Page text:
Trump sinks China-backed bid for Lattice Semiconductor
U.S. President Donald Trump has prevented a Chinese-backed investor from acquiring Lattice Semiconductor, dealing a blow to Beijing's IC ambitions. Trump chose to block the bid on national-security grounds after consulting with a multi-agency panel.
It was just the fourth time in the past 25 years that a U.S. president has prevented a foreign takeover of a domestic firm for reasons of national security. The buyer who was rejected is Canyon Bridge Capital Partners LLC, a private-equity firm backed by a Chinese state-owned asset manager.
In a statement, Treasury Secretary Stephen Mnuchin said: "Consistent with the administration’s commitment to take all actions necessary to ensure the protection of U.S. national security, the president issued an order prohibiting the acquisition."
At a press briefing, China's Ministry of Commerce said that Gao Feng said that “Conducting security checks on a sensitive investment is a nation’s legitimate right, but it shouldn’t be used as a protectionist tool."
On the campaign trail, President Trump promised to address China's unfair trade practices. He talked often about imposing tariffs on Chinese goods. Most observers didn't think that would be a wise course of action, especially considering that U.S. firms continue to manufacture heavily in the PRC.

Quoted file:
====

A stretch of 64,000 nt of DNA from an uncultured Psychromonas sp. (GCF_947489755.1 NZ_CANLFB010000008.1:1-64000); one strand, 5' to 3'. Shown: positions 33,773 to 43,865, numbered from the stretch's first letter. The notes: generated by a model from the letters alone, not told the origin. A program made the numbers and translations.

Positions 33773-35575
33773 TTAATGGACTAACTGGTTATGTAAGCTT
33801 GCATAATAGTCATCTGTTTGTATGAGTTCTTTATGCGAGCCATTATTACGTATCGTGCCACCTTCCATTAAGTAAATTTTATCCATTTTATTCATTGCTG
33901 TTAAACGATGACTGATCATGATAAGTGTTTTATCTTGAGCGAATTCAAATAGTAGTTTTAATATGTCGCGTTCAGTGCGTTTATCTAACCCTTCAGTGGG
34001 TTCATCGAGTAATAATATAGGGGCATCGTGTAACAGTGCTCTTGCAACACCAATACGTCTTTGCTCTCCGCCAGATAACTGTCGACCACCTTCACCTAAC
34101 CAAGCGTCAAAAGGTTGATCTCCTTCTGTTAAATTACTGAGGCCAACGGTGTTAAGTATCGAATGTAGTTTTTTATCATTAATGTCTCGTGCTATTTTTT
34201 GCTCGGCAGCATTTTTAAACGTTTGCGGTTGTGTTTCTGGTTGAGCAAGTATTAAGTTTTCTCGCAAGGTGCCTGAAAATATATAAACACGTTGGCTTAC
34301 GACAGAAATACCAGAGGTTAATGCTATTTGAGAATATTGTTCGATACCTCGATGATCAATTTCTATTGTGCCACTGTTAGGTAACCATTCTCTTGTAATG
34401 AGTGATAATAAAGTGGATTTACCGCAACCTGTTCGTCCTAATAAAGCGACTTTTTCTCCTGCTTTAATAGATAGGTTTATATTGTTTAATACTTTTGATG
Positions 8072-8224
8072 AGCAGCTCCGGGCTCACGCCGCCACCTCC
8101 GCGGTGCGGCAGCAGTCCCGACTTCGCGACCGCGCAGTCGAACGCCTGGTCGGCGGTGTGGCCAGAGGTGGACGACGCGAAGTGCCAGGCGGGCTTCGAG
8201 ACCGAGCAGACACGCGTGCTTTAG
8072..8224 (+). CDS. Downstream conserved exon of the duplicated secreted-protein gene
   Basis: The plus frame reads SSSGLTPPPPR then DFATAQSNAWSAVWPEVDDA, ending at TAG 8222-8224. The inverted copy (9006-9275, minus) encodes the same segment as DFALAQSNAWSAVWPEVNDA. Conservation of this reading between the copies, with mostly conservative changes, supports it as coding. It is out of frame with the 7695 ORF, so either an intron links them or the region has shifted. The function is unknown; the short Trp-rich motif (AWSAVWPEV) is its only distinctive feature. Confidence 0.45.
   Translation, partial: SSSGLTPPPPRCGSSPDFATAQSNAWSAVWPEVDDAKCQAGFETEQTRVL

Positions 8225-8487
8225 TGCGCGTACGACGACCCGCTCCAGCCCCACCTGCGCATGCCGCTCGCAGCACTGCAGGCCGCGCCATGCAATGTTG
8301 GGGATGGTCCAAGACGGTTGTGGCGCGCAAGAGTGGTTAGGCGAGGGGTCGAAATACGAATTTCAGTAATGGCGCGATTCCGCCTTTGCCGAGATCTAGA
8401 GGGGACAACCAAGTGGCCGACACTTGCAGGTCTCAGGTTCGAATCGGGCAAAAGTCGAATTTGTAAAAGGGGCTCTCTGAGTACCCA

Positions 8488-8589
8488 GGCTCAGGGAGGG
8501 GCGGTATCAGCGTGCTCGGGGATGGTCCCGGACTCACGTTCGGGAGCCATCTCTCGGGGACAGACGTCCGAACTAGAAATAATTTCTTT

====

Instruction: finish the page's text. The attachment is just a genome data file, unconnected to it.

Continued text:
Fortunately, Trump has recalibrated his focus to a serious problem that businesses and policymakers both want to be resolved: China's playing fast and loose with U.S. intellectual property. Outright theft aside, Beijing has other ways to pry away valuable IP from U.S. companies. Often, firms need to hand over IP in exchange for access to the China market. They end up in joint-venture partnerships that provide overwhelming control to their Chinese partners.
Another way to acquire U.S. IP is to buy it. While it's natural for Chinese companies to want to strengthen their capabilities with M&A, bids like the Lattice one involving sensitive technology - semiconductors have many military applications and therefore require scrutiny.
It's also instructive to apply the principle of reciprocity. Chinese firms should expect to face more barriers to investment in the U.S. given how U.S. firms are treated in the PRC. China completely bans foreign investment in 28 sectors and limits it in many others. Limitations don't stop at ownership, either. In banking, for instance, foreign firms are mostly barred from conducting local-currency retail business. In contrast, Chinese banks face no such constraints in the U.S.
In a statement, Lattice chief executive officer Darin G. Billerbeck said: “The transaction with Canyon Bridge was in the best interests of our shareholders, our customers, our employees and the United States." Billerbeck did not mention that the main benefactors of the deal would be company executives and deal advisors; they stood to make a windfall.
As for the United States, it's not clear how the nation would benefit from handing over sensitive semiconductor IP to Canyon Bridge. The White House cited three national-security concerns in a statement: the U.S. government's use of Lattice products, Chinese government support for the deal, and the importance of maintaining the integrity of the semiconductor supply chain.
The tenacity of Canyon Bridge's bid - and the fact that it has a mandate to acquire U.S. semiconductor firms - may have set off warning bells in the U.S. security establishment. Not only did the Chinese company and Lattice try three times to secure approval for the deal, but after those efforts failed, they appealed directly to President Trump himself - a highly atypical move.